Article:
After researching the company and connecting your professional history to the job description, review your notes to isolate your priority questions. That way, you’ll come to the interview well-informed about the company and the position, rather than asking about details you can easily find online.
Read more: How to Prepare for Job Interviews
While this may seem obvious, it’s vital that you get all the answers you need to make an empowered career decision. What concerns remain even after all of your research, preparation, and the interview process itself?
Don’t be afraid to ask probing questions, such as “When employees leave, what have their reasons been?” and “What are some of this company’s diversity and inclusion efforts?” Answers to these questions can contribute to your overall impression of the company and the position you’re applying for.
While it’s important to gather information about the perks of the position you’re applying for, questions like, “How soon can I get paid time off?” or “Will I be working long hours?” could suggest that you’re focused more on when you won’t be working than on learning more about the role.
If having flexibility is a deal-breaker and central to your interest in the position, here are some diplomatic ways to phrase questions:
What are the typical hours and volume of work?
Are there any times during the year that would make scheduling time off a challenge?
What does this company do to facilitate work-life balance?
Interview tip: Wait until after you receive a job offer to ask detailed questions about job perks.
Once you’ve selected up to 10 questions to ask your interviewer, write down or type up several versions of each question. Ask a friend or family member for feedback before you settle on phrasing that is clear and open-ended, enabling the interviewer to provide the information you need.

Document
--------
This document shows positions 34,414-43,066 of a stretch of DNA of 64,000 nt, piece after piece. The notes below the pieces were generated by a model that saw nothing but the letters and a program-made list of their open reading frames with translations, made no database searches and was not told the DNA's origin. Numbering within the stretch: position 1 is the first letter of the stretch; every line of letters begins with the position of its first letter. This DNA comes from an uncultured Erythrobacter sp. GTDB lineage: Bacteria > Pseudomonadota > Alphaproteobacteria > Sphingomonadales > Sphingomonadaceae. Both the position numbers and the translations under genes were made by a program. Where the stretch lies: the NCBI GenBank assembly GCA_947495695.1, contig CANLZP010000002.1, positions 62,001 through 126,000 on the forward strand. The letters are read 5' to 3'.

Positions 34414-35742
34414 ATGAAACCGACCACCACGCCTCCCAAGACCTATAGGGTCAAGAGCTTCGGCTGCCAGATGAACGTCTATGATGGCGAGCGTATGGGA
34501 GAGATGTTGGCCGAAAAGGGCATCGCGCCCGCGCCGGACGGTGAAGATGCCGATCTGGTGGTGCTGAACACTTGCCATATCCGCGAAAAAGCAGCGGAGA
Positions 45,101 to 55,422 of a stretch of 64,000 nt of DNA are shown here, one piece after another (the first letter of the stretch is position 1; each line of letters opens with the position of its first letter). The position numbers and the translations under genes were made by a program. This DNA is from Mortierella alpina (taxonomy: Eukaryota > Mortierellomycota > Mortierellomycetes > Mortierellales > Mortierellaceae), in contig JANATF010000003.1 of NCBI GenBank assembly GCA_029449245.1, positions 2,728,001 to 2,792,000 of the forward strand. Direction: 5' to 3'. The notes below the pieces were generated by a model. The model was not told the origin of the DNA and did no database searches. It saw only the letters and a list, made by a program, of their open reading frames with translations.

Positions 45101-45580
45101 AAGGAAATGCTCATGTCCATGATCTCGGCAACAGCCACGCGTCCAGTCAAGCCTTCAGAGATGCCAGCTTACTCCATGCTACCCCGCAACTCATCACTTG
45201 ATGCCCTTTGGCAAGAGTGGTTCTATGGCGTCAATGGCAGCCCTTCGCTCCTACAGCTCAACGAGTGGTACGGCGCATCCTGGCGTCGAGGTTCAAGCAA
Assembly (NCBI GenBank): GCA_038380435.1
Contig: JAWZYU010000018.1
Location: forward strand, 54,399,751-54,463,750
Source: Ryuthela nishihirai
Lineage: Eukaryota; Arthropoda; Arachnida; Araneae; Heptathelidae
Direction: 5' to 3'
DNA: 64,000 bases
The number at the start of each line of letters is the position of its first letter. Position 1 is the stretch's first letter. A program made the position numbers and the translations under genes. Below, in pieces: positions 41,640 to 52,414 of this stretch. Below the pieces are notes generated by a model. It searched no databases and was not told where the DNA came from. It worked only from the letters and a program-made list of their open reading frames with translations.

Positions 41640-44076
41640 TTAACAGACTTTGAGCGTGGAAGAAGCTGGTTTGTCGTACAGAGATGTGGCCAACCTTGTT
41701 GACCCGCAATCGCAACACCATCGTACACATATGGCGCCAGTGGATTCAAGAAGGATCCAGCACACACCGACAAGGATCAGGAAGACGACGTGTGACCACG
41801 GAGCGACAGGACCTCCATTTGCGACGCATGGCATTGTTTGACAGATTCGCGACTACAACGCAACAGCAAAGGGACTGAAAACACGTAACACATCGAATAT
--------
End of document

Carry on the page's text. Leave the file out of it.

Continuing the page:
For in-person interviews, it’s usually acceptable to bring a notebook and pen, so that you can refer to your prepared questions and jot down answers. Be sure to check with your interviewer first, if you feel hesitant about bringing physical items with you.
Alternatively, you can memorize the crux of each question and ask them in words that come up naturally during the course of the interview.
Even though you’ll prepare up to 10 questions, let the course of the interview dictate which questions you’ll actually ask. That way, the conversation will be focused on priority topics without exceeding the allotted time for the interview.
While most interviewers will allow you to ask questions at the end of the interview, there may be opportunities to ask questions throughout, especially if one of your prepared questions is relevant to the topic at hand.
Here’s an example of how you can work your question into the flow of the conversation: “Before we move on, I have a question about what we just talked about. Would it be okay to pause and go over it?”
This strategy allows you and the interviewer to cover all bases and conclude the interview with the information you both need. Here are examples of how you can frame the wrap up:
“Before we conclude, are there any hesitations on your end or areas I can clear up?”
“Is there anything else you’d like to ask about my suitability for this position?”
“Is there anything else I can provide to help you make your decision?”
“What are the next steps of the recruitment process, and what other information do you need from me in those rounds?”
For more extensive interview preparation advice, check out the Advanced Interviewing Techniques course, which covers how to answer common interview questions, negotiate a job offer, and perform successfully during your next interview.
This content has been made available for informational purposes only. Learners are advised to conduct additional research to ensure that courses and other credentials pursued meet their personal, professional, and financial goals.